The attempt that proponents of the “I Agree With Moroni 8:18 Campaign” use to validate their use of Mormon scripture and saying they agree with it as Paul agreed with the Greek poets, is an improper exegesis of the Acts 17 text.  Using Moroni 8:18 to show that Mormon doctrine is false is a worthwhile tactic; however, to agree with Moroni 8:18, giving it the validity of spiritual truth is wrong and is directly opposite of Paul’s use and intention at Mars Hill.
(2) Spiritual truth is contained in Mormon scripture:
Believing that spiritual truth can be contained in Mormon scripture is to believe that truth can come from error; it cannot. “Be ye not unequally yoked together with unbelievers: for what fellowship hath righteousness with unrighteousness? and what communion hath light with darkness?” (2 Co. 6:14). Mormonism is a false teaching. Period! We are repeatedly warned as seen in footnotes (1) and (2) concerning those who would bring forth false teachings. There is no question that Joseph Smith, and all he produced, fits those Biblical warnings.
Part of the problem with the  “I Agree With Moroni 8:18 Campaign” is a foundational ignorance that is sometimes displayed by those who are involved in ministry outreach to Mormons, but were never members of the Mormon Church themselves. Those who were never Mormons themselves, have studied greatly, and have done a great work in the Mormon community; however, all the reading and studying in the world cannot replace the first hand experience of having lived Mormonism. I spent 33 years on active duty in the United States Navy, 20 years of that time riding Navy ships at sea. Reading every available book or periodical about life at sea cannot bring a person to the reality of what it is like to sail aboard a modern naval vessel at sea.
These well-meaning individuals supporting the “I Agree With Moroni 8:18 Campaign” fail to consider the basic reality that Mormonism uses a different dictionary than the rest of the English speaking world. Mormonism’s definition of many religious terms does not match that of Mainstream Christianity. This failure stem’s from not having a Mormon indoctrination foundation. They approach the words of Moroni 8:18 from their English definition, vice their Mormon definition; this is a flawed baseline position. Even though the premise of this is to show that Joseph Smith’s concept of God in 1830 was more closely aligned with Christianity, and definitely doesn’t align with his later pluralistic teaching of multiple gods, and God being a changeable being, non-exMormons do not take into account the indoctrination aspect of the cult culture, nor the misuse of words.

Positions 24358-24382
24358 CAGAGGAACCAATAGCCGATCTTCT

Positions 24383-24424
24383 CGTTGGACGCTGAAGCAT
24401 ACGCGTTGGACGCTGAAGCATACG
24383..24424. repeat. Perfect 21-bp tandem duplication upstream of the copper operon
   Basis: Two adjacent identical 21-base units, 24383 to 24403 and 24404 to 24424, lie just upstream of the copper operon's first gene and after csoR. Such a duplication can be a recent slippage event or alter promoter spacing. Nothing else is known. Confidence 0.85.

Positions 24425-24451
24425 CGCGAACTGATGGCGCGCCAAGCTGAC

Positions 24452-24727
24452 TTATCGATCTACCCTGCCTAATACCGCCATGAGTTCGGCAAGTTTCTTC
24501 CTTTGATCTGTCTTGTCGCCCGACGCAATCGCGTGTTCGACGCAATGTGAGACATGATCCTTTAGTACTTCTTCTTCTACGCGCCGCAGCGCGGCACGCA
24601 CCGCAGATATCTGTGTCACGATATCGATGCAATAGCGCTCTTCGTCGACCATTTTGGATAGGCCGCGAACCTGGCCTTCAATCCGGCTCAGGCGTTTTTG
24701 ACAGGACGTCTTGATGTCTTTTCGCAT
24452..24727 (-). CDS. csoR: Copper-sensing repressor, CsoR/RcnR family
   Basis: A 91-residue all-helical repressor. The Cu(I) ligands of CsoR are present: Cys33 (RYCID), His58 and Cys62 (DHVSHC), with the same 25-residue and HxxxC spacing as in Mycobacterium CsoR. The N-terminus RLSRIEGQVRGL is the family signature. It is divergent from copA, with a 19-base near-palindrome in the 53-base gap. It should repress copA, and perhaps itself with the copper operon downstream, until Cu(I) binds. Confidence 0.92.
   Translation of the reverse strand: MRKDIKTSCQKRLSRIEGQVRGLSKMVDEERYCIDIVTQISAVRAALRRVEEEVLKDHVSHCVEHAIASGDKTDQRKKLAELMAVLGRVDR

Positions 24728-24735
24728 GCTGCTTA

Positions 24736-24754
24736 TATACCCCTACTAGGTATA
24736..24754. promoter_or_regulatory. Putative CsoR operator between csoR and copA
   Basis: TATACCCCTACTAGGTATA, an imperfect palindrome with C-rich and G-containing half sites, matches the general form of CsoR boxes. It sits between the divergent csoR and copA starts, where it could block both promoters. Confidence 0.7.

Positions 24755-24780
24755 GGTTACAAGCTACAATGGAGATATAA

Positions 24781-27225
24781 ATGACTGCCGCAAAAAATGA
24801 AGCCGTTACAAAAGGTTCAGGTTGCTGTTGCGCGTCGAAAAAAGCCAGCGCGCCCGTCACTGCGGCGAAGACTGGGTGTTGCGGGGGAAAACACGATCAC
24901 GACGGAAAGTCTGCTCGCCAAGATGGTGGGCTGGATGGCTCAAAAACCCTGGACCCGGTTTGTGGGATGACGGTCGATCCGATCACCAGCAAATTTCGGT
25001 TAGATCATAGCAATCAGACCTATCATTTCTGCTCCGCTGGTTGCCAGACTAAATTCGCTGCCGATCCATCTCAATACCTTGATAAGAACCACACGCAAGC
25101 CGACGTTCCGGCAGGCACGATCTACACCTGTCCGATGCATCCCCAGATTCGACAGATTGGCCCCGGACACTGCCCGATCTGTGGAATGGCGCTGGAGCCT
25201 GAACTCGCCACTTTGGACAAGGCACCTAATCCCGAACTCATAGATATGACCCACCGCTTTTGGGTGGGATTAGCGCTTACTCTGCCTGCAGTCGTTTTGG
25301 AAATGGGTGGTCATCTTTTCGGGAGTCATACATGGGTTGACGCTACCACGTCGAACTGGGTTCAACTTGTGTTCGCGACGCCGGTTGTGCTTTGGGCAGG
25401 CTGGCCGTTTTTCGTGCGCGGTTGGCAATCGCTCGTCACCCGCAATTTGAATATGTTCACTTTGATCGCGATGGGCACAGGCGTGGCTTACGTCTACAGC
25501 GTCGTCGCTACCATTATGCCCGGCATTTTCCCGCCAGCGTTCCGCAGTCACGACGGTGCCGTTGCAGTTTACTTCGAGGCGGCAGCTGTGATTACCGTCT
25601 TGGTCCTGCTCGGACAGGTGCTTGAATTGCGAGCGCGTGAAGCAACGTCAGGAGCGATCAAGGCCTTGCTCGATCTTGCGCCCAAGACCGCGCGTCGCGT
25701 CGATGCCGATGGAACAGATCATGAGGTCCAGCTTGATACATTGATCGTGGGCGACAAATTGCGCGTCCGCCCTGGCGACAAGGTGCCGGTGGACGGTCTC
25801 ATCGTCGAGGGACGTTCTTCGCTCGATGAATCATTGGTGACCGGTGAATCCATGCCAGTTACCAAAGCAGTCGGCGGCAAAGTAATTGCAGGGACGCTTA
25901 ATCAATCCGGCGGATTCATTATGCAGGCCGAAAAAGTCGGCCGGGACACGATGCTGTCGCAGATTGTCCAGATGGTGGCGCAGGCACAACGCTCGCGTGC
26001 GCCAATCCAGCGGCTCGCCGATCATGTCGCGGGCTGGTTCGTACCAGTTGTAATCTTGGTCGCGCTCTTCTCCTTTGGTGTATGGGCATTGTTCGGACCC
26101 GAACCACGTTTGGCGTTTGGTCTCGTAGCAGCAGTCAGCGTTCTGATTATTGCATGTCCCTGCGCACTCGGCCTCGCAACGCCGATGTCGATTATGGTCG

The word “God” used in Moroni 8:18 does not reflect the God of the Bible. The word “God” in Mormonism, really means “Heavenly Father,” and is an exalted man who once lived on another planet in another universe and lived, died, was resurrected, and was exalted to Godhood and eventually became the God of this universe. That corrupted concept contains no spiritual truth as contained in the Bible.
The words: “changeable, unchangeable, and eternity,” all have a time component tied to them that does not exist in Christendom. Since Mormon doctrine has Heavenly Father existing in a previous world where he rose through the concept of “Eternal Progression” through eons of time to achieve Godhood and then create this universe for the “exaltation” (meaning the achievement of Godhood by those who are deserving Mormons) of his children he procreated to inhabit this earth, the words: “changeable, unchangeable, and eternity” only pertain to the dispensation (timeframe) of this universe, not time immemorial.
Understanding these two concepts helps to better understand where those of us who disagree with the “I Agree With Moroni 8:18 Campaign” are coming from. In our modern English vernacular, it appears that Moroni 8:18 reflects Biblical teaching. From the dictionary of Mormonism, it does not. So, to agree with Moroni 8:18, as if it were spiritual truth, is blasphemous.
In a local context, using the  “I Agree With Moroni 8:18 Campaign” may cause some Mormons who are not fully indoctrinated to question their concept of God, and may appear to be a victory; however, in the bigger picture, to agree with the Book of Mormon is to pour fuel on the fire of the Mormon Public Relations machine that is trying its best to morph Mormonism in the minds of Christendom as just another Christian denomination; it is not.